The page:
Working in computer training left Ron Hill feeling a little disconnected, so he left Seattle and returned home to Kansas City to find a better way to contribute. He started meeting people, and wound up talking computers with entrepreneurs in the family entertainment center industry. Ron matched his skills with the distribution of inexpensive prize toys. That’s how Redemption Plus was born.
“At the very beginning in 1996, we just compiled prize toys. We stocked what our clients needed, and we helped them through a simplified inventory management.”
But keeping the prize pipeline stocked required a money game that Ron found himself losing.
“The margins weren’t working. The numbers didn’t work. Our board of directors at the time recommended that we close our doors and just move on. I remember sitting in my office and wondering, ‘What am I going to do?’”
What Ron did back then was a lot of thinking. He examined everything, with an eye toward repositioning Redemption Plus. Then he asked his board of directors for six more months to prove the company could win. They agreed to roll the dice, and it paid off.
“Before Redemption Plus, family fun spots, like a miniature golf course, would order prize toys from 20 different companies, each specializing in a different kind of toy. Redemption Plus became a single supplier of many kinds of toys and developed Digital Packing List, a one-of-a-kind inventory management system that disrupted the industry.”
Ron continued to follow his instincts for innovation and broadened Redemption Plus to specialize in enhancing the guest experience for its customers through insight, design, technology and expert training. The result is greater guest loyalty for some of the biggest family entertainment centers in the country, which makes Redemption Plus an industry prize.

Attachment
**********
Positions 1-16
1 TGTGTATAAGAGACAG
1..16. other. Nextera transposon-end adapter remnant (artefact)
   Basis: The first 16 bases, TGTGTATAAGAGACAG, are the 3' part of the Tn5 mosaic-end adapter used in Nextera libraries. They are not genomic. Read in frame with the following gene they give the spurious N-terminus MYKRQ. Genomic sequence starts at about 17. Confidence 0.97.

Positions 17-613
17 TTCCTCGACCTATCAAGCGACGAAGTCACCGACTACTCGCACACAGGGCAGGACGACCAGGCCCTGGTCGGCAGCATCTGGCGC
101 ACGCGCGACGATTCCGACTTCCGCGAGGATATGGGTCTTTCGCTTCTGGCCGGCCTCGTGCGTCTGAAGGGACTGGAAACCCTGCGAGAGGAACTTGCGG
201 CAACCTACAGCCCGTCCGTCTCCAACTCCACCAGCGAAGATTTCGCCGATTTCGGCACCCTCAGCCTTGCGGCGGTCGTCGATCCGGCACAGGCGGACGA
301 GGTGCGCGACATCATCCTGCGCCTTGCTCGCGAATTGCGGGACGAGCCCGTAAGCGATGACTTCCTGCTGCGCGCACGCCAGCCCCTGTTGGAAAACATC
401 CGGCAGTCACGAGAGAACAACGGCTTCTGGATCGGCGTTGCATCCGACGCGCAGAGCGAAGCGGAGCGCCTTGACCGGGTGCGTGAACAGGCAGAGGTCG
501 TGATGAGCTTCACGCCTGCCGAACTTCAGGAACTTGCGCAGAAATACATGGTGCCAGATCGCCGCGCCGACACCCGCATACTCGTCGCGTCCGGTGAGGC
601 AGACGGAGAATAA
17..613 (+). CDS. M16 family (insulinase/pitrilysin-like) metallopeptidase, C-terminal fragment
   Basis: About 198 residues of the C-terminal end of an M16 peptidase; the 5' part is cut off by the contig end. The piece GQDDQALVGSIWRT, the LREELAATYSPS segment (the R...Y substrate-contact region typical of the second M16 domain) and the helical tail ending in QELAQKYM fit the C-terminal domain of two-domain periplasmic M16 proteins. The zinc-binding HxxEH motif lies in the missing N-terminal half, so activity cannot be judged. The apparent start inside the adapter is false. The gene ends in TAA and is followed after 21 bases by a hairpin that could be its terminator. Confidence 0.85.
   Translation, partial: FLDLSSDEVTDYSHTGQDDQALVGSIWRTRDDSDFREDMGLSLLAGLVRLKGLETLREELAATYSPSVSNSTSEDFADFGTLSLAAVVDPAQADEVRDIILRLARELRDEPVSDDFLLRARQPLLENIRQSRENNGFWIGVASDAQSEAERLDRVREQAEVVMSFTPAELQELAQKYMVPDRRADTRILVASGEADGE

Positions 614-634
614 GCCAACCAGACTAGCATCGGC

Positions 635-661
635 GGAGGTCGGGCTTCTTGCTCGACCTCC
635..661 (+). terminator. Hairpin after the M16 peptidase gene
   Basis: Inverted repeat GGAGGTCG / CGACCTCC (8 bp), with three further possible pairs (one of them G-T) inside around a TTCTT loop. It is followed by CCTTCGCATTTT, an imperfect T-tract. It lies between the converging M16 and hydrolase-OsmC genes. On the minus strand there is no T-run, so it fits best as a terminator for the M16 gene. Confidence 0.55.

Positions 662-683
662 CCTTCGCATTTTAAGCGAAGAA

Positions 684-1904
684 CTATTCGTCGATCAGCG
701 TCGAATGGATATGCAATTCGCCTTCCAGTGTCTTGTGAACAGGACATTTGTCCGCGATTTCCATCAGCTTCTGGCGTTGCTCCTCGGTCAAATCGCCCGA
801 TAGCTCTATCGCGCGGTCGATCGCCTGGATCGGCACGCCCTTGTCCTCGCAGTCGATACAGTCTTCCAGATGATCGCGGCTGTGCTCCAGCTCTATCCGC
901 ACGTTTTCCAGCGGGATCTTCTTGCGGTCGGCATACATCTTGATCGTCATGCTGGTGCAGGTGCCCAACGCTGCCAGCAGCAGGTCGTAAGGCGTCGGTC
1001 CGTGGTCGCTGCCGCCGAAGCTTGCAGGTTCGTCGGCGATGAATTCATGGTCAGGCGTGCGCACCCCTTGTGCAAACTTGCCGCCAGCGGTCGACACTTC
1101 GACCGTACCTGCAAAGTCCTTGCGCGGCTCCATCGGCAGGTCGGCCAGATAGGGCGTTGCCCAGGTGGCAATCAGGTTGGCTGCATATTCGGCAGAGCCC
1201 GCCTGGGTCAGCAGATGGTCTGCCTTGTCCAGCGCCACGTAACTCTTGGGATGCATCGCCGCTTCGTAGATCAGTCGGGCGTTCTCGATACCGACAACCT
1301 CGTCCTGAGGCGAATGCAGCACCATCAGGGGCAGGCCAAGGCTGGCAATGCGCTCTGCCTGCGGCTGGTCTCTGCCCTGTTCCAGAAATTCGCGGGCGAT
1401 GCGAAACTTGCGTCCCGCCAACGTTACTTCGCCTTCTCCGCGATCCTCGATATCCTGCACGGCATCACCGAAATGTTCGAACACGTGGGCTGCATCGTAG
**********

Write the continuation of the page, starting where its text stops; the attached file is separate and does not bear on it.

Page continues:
“I feel like we’re in a good place but this industry is always changing, so it’s hard to allow myself to think that we’ve ‘made it.’”
For Ron, success is about more than toys and inventory management.
“What we do is important, but why we do it is far more significant.”
The “why” for Redemption Plus is the enrichment of everyone the company touches inside its own walls and throughout the community.
“Twenty years ago we were selling toys. Now we’re about something much bigger. Our purpose – enriching lives through insights that empower – is about changing people’s lives. It begins with the people who work at Redemption Plus. We consider them our ‘empower rangers.’”
Ron maintains an extraordinary devotion to work-life balance for his staff of 75 “empower rangers.” Employees are supported with everything from convenient exercise opportunities and meditation to chef-prepared, nutritious meals.
“I’ve learned that success can allow you to do more than donate more money. You can also give more to your employees, who will then work better, live better, grow and pay it forward as a way of life.”
What we do is important, but why we do it is far more significant
Redemption Plus continues to up its game in the community, too. Recently, Ron pledged to devote one percent of profits, products and time to giving back. He’s paying for each employee to volunteer 20 hours a year at places like the Ronald McDonald House. A foundation is also in the works featuring a program to give birthday parties to kids who’ve never had one.
“Many kids in foster care or similar circumstances have never been celebrated. So, we throw parties to deliver the simple pleasure of it all and boost a feeling of self-worth in these kids.”
Growing Redemption Plus over the past two decades has taught Ron to follow his passion. That’s at the heart of his advice for other entrepreneurs.
“Be passionate about what you’re doing before you start a company – not the other way around. Get excited about the value you’re creating, then sell it.”
When you talk with Ron, gratitude quickly bubbles up in the conversation. He says the Kansas City area has given him countless reasons to be thankful. He remembers the early days when business mentors stepped up to guide him, and associates turned over their conference rooms when he just needed some space to work on his laptop.
“Kansas City welcomes entrepreneurs with open arms. The resources are just amazing. If you devote yourself to your business, the community’s got your back.”
And he delights in how the community is now evolving. It’s a source of pride, especially knowing he’s doing his part to grow home.
“I moved away hoping to settle in a ‘cool’ city. Now, I’m back and watching Kansas City turn into one of those cool cities. I’m so happy to be part of it.”
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